July 25, 3-5 p.m.
Two presentations from two speakers, followed by Q&A and discussion.
“Delivering ‘last-mile’ solutions: A feasibility analysis of microhubs and cyclelogistics in the GTHA” – Janelle Lee, Analyst, Transportation and Urban Solutions, Pembina Institute
Many businesses are rethinking their delivery operations to keep up with increasing demand for goods movement while mitigating the negative impacts of freight activity in dense urban areas. This presentation focuses on two delivery models that are increasingly being integrated into goods movement activity in North America to increase delivery efficiency in urban centres: microhubs and cyclelogistics. In the Pembina Institute’s latest report, Delivering Last-Mile Solutions, we investigate the feasibility of these delivery models in the Greater Toronto and Hamilton Area. We find that microhubs and cyclelogistics have the potential to reduce delivery costs for businesses and mitigate freight emissions.
“Case studies in ‘last-mile’ logistics in the Toronto area” – Professor Matthew Roorda
This presentation describes new methods for last-mile delivery and their application in Toronto.
The challenges of last-mile delivery in Toronto, a variety of potential solutions, and the latest on-going pilot studies will be described.
Partnerships between the University of Toronto, government agencies and several major retail and logistics firms will be presented.
The presentation will conclude by engaging in a discussion about the future of freight mobility.
About The Future of Urban Mobility Seminar Series
Seminars take place every other Thursday 3:00-5:00 p.m., location and speakers TBC.
For the first time in history, the majority of people live in urban settings. Cities are the engines of economic growth, but are plagued with challenges relating to resource allocation, constrained government spending, ecosystem protection, creating migrant and youth opportunities, social inequities, labour market changes and infrastructure aging. Thrown into this arena, emerging technologies such as automated and connected vehicles, ride-hailing services, Mobility-as-a-Service platforms, and micro-transit are threatening rapid changes to our mobility systems. The academic and policy debates are rife with visions of new mobility utopias, where technology drives improvements in efficiency, CO2 emissions, and social inclusion. Also prominent are visions of mobility dystopias, where private vehicles control more of the public realm, mobility benefits are concentrated among the wealthy, and labour standards are eroded. Cities now face the massive challenge of evaluating the potential benefits, costs, and unintended consequences of integrating a heterogeneous mix of promising technologies with existing transportation infrastructure and mobility services. In light of this uncertainty, it is imperative that we conduct evidence-based research to guide transportation policy to achieve the many positive promises of emerging technologies, while ameliorating the inherent risks in technology-induced disruption. The Future of Urban Mobility seminar series will provide the U of T community a space to engage on these topics and explore research opportunities with the Mobilities Cluster at the School of Cities.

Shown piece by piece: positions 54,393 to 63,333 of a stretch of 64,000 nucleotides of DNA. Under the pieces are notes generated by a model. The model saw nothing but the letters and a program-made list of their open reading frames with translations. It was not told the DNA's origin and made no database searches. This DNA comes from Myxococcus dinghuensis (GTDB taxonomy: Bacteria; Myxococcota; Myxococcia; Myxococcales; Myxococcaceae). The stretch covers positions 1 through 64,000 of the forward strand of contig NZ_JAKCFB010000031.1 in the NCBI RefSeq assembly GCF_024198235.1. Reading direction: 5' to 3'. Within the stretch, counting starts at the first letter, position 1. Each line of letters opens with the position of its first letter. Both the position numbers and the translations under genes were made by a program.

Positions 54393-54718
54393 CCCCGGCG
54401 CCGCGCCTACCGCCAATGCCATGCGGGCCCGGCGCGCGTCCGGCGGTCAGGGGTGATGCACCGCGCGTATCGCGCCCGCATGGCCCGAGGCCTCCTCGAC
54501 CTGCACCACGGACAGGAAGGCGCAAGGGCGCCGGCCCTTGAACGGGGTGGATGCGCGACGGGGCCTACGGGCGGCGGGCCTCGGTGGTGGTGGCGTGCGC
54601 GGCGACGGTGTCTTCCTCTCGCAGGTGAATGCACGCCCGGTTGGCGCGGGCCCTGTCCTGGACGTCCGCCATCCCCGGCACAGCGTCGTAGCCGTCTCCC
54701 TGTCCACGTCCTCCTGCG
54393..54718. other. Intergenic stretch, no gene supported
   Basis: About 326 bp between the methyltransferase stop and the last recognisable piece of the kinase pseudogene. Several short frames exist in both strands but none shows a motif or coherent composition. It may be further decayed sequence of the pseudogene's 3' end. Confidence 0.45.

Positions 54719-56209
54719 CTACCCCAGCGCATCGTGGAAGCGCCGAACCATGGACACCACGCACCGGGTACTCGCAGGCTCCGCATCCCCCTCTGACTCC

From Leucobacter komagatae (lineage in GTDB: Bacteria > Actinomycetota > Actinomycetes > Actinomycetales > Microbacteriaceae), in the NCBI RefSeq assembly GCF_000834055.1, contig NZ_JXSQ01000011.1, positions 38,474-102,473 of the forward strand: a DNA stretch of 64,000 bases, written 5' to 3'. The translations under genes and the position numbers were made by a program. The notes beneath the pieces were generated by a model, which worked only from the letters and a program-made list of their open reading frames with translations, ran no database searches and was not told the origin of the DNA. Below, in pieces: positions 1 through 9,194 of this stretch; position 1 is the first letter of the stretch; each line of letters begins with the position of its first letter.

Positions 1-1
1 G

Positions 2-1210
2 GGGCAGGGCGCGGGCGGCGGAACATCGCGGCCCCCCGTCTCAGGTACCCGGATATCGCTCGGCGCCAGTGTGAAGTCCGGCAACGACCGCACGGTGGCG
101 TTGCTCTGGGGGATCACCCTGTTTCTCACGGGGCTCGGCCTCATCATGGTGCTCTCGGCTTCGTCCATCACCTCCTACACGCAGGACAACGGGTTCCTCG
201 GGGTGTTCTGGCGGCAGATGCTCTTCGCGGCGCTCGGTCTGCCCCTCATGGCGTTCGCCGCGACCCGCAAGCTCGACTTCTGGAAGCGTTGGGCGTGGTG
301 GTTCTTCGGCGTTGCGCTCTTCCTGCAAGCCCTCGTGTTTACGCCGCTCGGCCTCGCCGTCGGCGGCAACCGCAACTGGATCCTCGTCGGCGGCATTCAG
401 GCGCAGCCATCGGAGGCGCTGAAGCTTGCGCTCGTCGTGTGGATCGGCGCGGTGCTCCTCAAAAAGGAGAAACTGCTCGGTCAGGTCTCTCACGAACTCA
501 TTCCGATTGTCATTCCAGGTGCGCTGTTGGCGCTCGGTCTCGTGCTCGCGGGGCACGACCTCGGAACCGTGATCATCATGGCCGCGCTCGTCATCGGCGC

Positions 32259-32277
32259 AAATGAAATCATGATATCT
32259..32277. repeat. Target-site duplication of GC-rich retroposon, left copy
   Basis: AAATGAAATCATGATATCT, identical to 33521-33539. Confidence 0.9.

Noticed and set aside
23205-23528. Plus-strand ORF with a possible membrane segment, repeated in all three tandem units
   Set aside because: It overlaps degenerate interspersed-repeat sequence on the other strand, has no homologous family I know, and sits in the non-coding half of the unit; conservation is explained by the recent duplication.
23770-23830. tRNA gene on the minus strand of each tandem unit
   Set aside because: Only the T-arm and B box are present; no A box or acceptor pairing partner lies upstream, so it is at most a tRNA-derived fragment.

The Future of Urban Mobility seminar series is presented by UTTRI and the University of Toronto School of Cities in partnership.